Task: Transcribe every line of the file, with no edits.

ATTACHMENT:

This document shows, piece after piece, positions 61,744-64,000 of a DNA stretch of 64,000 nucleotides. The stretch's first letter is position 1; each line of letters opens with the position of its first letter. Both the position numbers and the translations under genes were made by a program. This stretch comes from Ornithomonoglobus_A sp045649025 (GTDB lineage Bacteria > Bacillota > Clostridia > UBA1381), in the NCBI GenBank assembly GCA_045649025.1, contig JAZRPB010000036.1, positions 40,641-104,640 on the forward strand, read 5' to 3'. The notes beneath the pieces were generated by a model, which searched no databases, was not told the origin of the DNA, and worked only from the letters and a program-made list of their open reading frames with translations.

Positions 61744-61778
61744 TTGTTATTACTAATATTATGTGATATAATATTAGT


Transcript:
This document shows, piece after piece, positions 61,744-64,000 of a DNA stretch of 64,000 nucleotides. The stretch's first letter is position 1; each line of letters opens with the position of its first letter. Both the position numbers and the translations under genes were made by a program. This stretch comes from Ornithomonoglobus_A sp045649025 (GTDB lineage Bacteria > Bacillota > Clostridia > UBA1381), in the NCBI GenBank assembly GCA_045649025.1, contig JAZRPB010000036.1, positions 40,641-104,640 on the forward strand, read 5' to 3'. The notes beneath the pieces were generated by a model, which searched no databases, was not told the origin of the DNA, and worked only from the letters and a program-made list of their open reading frames with translations.

Positions 61744-61778
61744 TTGTTATTACTAATATTATGTGATATAATATTAGT